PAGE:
A Comment On Their Dividend Policy:
Admiral uniquely pays out about 90% of their profit to shareholders - part is a 45% normal payout policy plus a special dividend that keeps behind just enough cash to fund their growth initiatives and to maintain necessary capital levels. Their view on the dividend policy is refreshing and - ironically for Berkshire shareholders who love Berkshire's zero yield but simulaneously dislike others' insistance on retaining capital for growing their empire - Admiral has fully adopted the value investor's mantra that it's always best to let shareholders ultimately decide on the use of their earnings and retain no more than you need to grow reasonably. They say, and I am paraphrasing here, they don't want to starve their businesses, but don't want managers to feel they have an abundance of capital to do dumb things.
Some are concerned with their recent bond offering, borrowing about $320 million with a 5.5% coupon and a net cost - after interest is earned on the cash - of about 2%, is an indication that profitability alone won't support their dividend and they'll utilize borrowed money to maintain the yield.
Management has stated that the borrowing activity was for possible regulatory capital need related to Solvency II changes. Admiral, a formerly debt-free and debt-averse company, considered it a strategically smart time to borrow.
Regardless of the reason (and they have denied rumors they will make an acquisition of Insure The Box, a telematics-driven, low-cost auto insurer that's about 6% the size of Admiral in the UK), this bond offering has spooked analysts as well. I believe there is no reason to consider management as less-than-forthright today given their history of honesty.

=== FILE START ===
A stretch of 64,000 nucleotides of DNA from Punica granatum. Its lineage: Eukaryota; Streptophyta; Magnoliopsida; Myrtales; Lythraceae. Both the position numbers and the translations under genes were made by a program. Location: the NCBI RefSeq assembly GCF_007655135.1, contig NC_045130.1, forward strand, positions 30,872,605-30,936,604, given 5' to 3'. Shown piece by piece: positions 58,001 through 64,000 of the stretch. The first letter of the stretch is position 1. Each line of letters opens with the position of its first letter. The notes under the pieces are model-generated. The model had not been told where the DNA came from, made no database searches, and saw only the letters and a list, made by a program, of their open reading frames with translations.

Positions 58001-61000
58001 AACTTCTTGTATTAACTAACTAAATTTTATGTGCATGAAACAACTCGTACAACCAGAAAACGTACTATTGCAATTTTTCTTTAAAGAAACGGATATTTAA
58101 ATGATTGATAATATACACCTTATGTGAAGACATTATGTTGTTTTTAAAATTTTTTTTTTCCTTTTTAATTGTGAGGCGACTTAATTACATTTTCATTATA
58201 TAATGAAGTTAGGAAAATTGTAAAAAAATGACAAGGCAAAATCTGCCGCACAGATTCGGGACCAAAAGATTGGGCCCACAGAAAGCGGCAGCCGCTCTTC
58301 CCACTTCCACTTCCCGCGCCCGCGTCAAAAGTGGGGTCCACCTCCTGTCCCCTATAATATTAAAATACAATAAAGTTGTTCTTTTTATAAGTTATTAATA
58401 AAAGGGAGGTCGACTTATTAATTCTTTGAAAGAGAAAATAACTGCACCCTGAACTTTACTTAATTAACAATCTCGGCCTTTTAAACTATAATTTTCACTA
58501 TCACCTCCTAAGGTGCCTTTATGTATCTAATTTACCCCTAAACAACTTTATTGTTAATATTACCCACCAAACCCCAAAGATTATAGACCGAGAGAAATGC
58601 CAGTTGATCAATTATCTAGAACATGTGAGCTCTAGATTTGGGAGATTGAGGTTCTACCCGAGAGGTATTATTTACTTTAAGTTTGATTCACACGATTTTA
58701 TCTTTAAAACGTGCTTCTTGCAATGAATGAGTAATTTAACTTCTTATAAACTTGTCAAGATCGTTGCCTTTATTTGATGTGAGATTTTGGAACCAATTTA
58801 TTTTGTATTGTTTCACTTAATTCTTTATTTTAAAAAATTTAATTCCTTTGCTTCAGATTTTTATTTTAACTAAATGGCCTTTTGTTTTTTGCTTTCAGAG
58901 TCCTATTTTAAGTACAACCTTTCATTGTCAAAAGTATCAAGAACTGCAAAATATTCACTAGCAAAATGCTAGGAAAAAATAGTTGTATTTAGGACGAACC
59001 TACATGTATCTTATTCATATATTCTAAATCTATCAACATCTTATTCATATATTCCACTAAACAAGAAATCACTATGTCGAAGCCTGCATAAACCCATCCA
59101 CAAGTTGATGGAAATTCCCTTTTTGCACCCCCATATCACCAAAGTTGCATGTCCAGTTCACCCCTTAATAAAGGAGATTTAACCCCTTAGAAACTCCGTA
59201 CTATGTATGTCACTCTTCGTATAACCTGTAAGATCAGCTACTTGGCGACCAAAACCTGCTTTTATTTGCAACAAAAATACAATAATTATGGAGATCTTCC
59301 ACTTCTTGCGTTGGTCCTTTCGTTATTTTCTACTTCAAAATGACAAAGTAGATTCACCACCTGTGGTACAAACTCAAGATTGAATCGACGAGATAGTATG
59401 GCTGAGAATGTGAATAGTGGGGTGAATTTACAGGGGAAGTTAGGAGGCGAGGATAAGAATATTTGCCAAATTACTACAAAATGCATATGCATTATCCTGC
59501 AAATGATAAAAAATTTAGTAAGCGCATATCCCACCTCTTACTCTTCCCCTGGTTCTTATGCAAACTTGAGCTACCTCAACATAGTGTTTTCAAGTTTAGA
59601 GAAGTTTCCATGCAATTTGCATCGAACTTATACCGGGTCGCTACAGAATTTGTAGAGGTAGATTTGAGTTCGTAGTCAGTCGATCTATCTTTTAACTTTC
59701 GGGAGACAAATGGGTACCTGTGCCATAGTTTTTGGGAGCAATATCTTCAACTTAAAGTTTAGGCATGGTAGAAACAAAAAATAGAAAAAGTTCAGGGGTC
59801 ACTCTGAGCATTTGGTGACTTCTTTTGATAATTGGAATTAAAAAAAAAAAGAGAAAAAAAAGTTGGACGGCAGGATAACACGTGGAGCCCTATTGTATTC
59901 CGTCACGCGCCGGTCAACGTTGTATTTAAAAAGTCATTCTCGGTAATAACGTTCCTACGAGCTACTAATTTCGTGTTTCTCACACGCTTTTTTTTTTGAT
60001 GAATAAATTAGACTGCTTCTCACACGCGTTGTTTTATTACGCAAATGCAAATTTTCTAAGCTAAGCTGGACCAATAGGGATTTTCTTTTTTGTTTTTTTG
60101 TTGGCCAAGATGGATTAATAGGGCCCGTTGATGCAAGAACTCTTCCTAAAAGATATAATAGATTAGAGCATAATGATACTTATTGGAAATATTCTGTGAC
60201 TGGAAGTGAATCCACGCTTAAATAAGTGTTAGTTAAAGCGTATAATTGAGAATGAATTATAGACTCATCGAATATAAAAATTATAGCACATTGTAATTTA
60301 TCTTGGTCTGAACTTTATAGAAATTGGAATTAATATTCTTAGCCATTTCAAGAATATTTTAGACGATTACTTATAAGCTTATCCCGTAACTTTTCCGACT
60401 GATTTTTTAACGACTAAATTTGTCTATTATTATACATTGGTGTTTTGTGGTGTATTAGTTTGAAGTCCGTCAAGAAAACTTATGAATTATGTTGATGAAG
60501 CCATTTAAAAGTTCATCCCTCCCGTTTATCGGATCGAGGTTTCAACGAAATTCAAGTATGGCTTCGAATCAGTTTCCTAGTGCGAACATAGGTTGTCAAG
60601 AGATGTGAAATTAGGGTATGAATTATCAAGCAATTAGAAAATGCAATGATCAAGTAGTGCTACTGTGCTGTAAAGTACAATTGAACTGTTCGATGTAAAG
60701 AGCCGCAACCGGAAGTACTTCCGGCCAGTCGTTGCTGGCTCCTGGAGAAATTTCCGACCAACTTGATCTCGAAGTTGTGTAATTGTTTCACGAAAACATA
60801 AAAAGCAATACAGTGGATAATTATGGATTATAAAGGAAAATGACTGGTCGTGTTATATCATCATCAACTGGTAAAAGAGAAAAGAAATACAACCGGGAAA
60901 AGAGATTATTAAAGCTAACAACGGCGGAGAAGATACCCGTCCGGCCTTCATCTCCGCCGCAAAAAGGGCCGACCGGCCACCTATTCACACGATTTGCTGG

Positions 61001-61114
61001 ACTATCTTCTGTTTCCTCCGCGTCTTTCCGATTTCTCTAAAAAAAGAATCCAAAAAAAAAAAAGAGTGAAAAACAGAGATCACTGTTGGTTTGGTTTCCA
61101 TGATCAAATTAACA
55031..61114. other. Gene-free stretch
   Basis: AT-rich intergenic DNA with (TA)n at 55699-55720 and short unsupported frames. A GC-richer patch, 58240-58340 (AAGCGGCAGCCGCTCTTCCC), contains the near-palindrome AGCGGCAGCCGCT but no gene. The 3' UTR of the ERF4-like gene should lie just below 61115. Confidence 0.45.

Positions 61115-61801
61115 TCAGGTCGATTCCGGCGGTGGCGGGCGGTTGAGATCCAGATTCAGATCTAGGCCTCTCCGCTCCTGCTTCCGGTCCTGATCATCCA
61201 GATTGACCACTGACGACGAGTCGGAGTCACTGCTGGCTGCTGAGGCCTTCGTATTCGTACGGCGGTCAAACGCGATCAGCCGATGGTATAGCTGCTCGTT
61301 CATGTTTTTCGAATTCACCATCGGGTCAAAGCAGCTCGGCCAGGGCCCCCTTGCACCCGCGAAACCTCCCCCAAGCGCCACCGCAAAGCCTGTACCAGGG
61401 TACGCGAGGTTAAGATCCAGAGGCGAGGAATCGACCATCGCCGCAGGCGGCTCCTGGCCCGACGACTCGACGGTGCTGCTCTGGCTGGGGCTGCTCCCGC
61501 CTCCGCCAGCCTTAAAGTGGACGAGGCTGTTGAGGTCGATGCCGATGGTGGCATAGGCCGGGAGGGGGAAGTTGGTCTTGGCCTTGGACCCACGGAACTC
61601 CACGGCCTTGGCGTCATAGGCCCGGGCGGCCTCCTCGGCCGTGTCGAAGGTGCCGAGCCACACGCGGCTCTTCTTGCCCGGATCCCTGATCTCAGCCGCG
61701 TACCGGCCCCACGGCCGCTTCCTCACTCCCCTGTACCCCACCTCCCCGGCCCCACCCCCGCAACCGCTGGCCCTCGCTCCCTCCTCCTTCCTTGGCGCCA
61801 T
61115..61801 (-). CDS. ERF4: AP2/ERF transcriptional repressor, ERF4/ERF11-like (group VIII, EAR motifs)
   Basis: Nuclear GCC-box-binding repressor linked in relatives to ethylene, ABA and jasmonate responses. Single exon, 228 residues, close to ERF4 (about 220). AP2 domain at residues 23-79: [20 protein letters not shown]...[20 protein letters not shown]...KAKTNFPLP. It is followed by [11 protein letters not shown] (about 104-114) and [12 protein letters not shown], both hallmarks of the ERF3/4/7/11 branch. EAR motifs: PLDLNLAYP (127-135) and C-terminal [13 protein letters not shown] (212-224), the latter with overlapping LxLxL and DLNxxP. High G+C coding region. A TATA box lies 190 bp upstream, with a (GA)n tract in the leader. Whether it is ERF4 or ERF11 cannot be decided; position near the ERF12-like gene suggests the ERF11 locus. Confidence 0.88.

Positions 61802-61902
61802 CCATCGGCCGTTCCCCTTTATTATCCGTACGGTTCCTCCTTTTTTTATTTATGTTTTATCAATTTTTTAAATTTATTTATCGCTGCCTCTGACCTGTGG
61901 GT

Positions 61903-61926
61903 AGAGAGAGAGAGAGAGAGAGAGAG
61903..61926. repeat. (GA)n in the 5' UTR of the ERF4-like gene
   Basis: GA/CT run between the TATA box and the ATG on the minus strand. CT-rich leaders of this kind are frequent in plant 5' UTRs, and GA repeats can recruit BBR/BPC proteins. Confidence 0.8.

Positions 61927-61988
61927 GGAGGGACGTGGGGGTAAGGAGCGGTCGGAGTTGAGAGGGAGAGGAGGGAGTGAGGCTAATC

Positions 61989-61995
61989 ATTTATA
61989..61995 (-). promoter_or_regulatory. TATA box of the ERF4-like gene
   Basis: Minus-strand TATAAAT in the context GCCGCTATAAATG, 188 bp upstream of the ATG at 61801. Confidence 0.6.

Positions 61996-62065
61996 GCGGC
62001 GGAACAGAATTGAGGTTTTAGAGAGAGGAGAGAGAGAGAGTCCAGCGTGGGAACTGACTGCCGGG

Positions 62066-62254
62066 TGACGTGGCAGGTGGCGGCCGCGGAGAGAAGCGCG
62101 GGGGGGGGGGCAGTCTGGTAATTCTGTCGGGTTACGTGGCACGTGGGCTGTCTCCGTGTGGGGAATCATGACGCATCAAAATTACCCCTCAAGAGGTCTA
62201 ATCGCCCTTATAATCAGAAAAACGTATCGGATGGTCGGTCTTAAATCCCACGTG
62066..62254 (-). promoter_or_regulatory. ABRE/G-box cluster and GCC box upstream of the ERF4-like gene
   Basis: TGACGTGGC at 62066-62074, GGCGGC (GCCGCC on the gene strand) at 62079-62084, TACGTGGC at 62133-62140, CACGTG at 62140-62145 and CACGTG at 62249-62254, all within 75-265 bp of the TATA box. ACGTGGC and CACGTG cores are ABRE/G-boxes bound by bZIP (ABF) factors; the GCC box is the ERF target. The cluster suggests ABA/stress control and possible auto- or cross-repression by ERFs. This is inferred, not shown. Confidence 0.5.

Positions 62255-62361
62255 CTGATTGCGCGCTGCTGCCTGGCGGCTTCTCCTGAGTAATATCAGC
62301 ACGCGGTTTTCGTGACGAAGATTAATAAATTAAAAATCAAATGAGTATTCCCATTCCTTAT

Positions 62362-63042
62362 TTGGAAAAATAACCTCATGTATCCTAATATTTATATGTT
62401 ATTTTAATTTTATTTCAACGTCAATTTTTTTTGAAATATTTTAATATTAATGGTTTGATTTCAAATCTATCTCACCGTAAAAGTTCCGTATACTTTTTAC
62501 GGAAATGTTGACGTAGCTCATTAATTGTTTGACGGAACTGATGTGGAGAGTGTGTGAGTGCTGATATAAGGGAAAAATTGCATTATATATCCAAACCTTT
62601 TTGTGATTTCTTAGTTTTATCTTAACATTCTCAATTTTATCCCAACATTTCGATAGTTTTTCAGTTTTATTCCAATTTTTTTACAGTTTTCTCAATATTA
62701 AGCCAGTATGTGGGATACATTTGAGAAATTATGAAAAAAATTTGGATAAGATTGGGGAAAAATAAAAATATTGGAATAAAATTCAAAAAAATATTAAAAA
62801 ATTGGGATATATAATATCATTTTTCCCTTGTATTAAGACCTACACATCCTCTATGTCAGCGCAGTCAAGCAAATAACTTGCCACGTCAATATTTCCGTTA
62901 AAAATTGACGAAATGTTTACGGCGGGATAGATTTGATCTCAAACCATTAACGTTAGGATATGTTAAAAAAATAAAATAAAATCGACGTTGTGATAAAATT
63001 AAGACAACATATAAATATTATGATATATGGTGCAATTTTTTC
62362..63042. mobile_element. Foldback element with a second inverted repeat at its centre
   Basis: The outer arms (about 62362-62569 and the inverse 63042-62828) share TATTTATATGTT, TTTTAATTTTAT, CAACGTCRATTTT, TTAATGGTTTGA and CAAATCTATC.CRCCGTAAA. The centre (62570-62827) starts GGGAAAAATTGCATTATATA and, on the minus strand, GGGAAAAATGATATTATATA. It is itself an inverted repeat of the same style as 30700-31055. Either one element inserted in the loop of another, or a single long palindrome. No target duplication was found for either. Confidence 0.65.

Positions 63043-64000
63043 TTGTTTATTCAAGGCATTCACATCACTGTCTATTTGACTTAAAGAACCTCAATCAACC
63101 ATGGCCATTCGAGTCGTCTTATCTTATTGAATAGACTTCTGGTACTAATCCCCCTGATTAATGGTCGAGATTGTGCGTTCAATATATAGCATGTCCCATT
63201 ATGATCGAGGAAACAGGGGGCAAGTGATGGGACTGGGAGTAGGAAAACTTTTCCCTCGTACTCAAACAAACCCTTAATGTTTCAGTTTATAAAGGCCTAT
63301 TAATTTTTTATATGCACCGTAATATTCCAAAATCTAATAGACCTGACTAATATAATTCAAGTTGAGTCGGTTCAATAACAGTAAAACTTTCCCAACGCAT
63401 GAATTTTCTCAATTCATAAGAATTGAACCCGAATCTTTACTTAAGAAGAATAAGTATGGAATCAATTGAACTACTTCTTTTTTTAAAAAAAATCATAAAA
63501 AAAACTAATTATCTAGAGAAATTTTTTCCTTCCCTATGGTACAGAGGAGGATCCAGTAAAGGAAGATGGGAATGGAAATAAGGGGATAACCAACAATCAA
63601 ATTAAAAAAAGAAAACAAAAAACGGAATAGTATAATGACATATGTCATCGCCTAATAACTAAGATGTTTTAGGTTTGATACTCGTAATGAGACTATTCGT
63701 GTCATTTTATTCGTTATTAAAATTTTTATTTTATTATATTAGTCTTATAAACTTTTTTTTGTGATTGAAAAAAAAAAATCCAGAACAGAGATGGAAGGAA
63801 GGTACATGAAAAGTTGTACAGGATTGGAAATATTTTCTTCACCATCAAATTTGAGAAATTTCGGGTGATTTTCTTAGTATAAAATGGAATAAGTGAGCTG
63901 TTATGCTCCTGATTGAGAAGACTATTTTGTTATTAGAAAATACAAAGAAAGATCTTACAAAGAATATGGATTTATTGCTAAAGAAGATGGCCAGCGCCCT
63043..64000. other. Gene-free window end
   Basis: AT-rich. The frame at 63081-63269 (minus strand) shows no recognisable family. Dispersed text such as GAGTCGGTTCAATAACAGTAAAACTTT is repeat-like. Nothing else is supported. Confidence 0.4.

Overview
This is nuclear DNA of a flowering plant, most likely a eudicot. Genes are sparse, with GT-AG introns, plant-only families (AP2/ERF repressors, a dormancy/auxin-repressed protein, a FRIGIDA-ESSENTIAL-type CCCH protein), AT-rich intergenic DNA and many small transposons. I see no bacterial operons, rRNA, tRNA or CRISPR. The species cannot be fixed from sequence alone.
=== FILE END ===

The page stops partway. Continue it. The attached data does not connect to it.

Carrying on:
A Comment On Their Reserve Releases:
Now, it's it important to mention that there is a major knock on Admiral's reserving practices and, therefore, some analysts question the quality of their earnings. Historically, about 15% of their annual profit comes from reserve releases as past claims experience comes in better than their reserved-for, expected results. Admiral insists on over-reserving in the name of conservatism. They also expect to release their excess reserves as the better-than-reserved-for claims experience shows through.
Analysts don't like this level of profit contribution from reserve releases. Admiral's opposing view is they think it's more conservative and prudent to release profits as the better than expected experience shows up...rather than booking too much profit to start only to claw it back as the years go by. They think that alternative way of operating is truly "low quality." They think this is the right way to do it. Experience comes first, extra profits show up later, not the other way around. I tend agree with Admiral's management here and their history has shown it has merit.
However, as Admiral recently alluded to on their second quarter earnings conference call, you cannot write low-margin business in a down cycle and expect to have any ability to release enough reserves in the years following. That cohort of business simply won't allow for it. And, that's the current worry if this down cycle continues for too long. Thus, the importance of the turn in the pricing cycle for shareholders today. I like that management seems very cognizant of this fact and has consistently chosen to sacrifice policy count for solid profitability over the cycles.
In summary, I believe Admiral's current price at $20 at 12x EPS and an 8% current yield - importantly with future growth potential due to a unique business model in a generally recession-resistent industry - represents a good longer-term investment.
|Entry||09/10/2014 11:05 PM|
There seem to be several factors on the horizon that could impact auto insurers going forward:
1. Driverless cars (or even higher levels of driver assist) - This would seem to dramatically lower accidents and policy pricing. While a long ways off it has the potential to really impact the long-term value.
2. Driver tracking software that allows insurers to see how their customers are driving to better calibrate risk. So far Geico/Buffett have said they are not convinced this is helping competitors who have implemented. Thoughts?
3. How are reinsurance rates trending? They seem to be coming down dramatically in most markets we observe due to overabundance of capital chasing opportunities.
|Entry||09/15/2014 10:11 PM|
What do you make of the ancillary fees. That's where it appears they make their money, not underwriting.